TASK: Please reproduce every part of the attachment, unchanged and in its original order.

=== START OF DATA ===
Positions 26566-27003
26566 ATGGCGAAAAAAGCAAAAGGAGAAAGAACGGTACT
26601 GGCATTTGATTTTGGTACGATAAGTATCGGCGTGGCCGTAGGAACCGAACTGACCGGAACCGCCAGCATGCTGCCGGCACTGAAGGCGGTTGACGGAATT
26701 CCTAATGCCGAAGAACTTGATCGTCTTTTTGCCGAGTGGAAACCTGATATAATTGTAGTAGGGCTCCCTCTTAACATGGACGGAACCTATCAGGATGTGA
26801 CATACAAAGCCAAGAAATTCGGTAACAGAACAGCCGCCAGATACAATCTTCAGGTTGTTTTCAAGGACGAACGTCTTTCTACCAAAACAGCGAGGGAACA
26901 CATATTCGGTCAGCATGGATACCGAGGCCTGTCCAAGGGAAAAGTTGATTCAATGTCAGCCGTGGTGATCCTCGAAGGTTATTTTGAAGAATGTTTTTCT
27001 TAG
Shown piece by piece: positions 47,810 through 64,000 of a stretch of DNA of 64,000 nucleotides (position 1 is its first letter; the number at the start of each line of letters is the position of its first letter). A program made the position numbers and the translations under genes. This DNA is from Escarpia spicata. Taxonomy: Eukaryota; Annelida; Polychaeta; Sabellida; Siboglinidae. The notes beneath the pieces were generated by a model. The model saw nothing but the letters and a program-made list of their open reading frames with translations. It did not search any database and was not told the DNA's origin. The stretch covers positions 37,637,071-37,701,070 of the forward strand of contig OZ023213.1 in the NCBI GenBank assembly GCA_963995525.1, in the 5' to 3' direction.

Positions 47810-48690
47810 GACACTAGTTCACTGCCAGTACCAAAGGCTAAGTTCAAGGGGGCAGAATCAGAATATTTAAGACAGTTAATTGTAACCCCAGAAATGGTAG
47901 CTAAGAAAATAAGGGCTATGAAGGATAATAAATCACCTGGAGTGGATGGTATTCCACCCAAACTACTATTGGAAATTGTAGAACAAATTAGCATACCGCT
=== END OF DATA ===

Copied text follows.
Positions 26566-27003
26566 ATGGCGAAAAAAGCAAAAGGAGAAAGAACGGTACT
26601 GGCATTTGATTTTGGTACGATAAGTATCGGCGTGGCCGTAGGAACCGAACTGACCGGAACCGCCAGCATGCTGCCGGCACTGAAGGCGGTTGACGGAATT
26701 CCTAATGCCGAAGAACTTGATCGTCTTTTTGCCGAGTGGAAACCTGATATAATTGTAGTAGGGCTCCCTCTTAACATGGACGGAACCTATCAGGATGTGA
26801 CATACAAAGCCAAGAAATTCGGTAACAGAACAGCCGCCAGATACAATCTTCAGGTTGTTTTCAAGGACGAACGTCTTTCTACCAAAACAGCGAGGGAACA
26901 CATATTCGGTCAGCATGGATACCGAGGCCTGTCCAAGGGAAAAGTTGATTCAATGTCAGCCGTGGTGATCCTCGAAGGTTATTTTGAAGAATGTTTTTCT
27001 TAG
Shown piece by piece: positions 47,810 through 64,000 of a stretch of DNA of 64,000 nucleotides (position 1 is its first letter; the number at the start of each line of letters is the position of its first letter). A program made the position numbers and the translations under genes. This DNA is from Escarpia spicata. Taxonomy: Eukaryota; Annelida; Polychaeta; Sabellida; Siboglinidae. The notes beneath the pieces were generated by a model. The model saw nothing but the letters and a program-made list of their open reading frames with translations. It did not search any database and was not told the DNA's origin. The stretch covers positions 37,637,071-37,701,070 of the forward strand of contig OZ023213.1 in the NCBI GenBank assembly GCA_963995525.1, in the 5' to 3' direction.

Positions 47810-48690
47810 GACACTAGTTCACTGCCAGTACCAAAGGCTAAGTTCAAGGGGGCAGAATCAGAATATTTAAGACAGTTAATTGTAACCCCAGAAATGGTAG
47901 CTAAGAAAATAAGGGCTATGAAGGATAATAAATCACCTGGAGTGGATGGTATTCCACCCAAACTACTATTGGAAATTGTAGAACAAATTAGCATACCGCT